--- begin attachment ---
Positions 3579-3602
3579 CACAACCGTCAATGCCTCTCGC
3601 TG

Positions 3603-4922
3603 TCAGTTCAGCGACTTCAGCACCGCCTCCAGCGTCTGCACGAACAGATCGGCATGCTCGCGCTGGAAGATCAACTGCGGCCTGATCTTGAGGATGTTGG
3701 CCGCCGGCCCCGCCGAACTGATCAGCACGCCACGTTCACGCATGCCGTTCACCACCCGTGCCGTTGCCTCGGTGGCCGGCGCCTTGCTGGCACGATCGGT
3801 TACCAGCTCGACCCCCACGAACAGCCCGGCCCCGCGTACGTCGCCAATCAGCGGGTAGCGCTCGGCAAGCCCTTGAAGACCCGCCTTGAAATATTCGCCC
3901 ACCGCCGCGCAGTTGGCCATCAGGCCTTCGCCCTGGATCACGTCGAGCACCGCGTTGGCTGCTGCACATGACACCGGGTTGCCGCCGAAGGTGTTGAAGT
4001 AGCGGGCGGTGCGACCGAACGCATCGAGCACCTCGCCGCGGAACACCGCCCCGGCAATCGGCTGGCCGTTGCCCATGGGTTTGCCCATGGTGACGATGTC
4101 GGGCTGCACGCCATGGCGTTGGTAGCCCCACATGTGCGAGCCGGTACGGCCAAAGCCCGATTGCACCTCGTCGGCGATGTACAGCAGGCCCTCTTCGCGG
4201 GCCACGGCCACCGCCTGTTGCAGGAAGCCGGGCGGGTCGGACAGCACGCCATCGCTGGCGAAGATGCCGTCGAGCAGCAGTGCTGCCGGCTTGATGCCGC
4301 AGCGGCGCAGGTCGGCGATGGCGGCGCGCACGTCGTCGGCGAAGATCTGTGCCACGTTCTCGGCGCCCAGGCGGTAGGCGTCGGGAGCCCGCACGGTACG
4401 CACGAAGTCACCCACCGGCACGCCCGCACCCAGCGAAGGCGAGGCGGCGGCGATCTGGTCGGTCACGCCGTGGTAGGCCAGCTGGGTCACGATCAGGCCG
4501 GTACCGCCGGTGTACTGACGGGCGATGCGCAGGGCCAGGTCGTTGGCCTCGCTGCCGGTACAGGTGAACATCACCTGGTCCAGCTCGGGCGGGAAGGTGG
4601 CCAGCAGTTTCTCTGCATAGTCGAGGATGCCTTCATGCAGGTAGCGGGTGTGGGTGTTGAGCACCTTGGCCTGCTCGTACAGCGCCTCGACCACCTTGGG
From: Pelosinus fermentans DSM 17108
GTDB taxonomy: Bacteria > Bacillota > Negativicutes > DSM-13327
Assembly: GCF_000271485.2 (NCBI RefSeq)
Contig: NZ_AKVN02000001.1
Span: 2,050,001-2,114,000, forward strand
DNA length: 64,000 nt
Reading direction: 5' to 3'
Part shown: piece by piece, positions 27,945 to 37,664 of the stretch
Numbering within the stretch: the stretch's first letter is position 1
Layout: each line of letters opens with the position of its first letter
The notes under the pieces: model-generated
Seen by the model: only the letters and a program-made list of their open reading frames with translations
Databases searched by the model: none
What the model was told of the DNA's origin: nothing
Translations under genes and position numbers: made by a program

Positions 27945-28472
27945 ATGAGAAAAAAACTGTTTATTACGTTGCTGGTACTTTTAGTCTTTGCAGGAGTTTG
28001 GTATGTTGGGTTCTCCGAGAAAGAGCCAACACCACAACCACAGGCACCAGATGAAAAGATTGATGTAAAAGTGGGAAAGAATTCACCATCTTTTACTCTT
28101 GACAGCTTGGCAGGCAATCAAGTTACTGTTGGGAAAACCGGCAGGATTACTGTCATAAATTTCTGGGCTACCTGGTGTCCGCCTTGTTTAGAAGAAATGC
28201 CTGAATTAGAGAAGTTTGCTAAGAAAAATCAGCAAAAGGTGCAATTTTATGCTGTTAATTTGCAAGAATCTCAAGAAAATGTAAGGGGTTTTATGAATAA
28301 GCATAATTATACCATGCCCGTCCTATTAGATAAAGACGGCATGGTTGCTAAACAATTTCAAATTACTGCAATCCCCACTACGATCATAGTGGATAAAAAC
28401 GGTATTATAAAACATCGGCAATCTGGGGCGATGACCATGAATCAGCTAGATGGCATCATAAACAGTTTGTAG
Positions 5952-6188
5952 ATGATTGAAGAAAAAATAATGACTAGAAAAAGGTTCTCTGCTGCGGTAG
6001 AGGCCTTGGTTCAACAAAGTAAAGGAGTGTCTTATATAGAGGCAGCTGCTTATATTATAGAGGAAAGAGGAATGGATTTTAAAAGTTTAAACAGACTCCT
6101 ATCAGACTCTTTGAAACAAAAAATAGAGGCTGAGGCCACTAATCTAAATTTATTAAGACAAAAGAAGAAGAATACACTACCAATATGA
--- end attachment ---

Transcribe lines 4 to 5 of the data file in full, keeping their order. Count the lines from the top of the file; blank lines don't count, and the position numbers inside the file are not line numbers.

Positions 3603-4922
3603 TCAGTTCAGCGACTTCAGCACCGCCTCCAGCGTCTGCACGAACAGATCGGCATGCTCGCGCTGGAAGATCAACTGCGGCCTGATCTTGAGGATGTTGG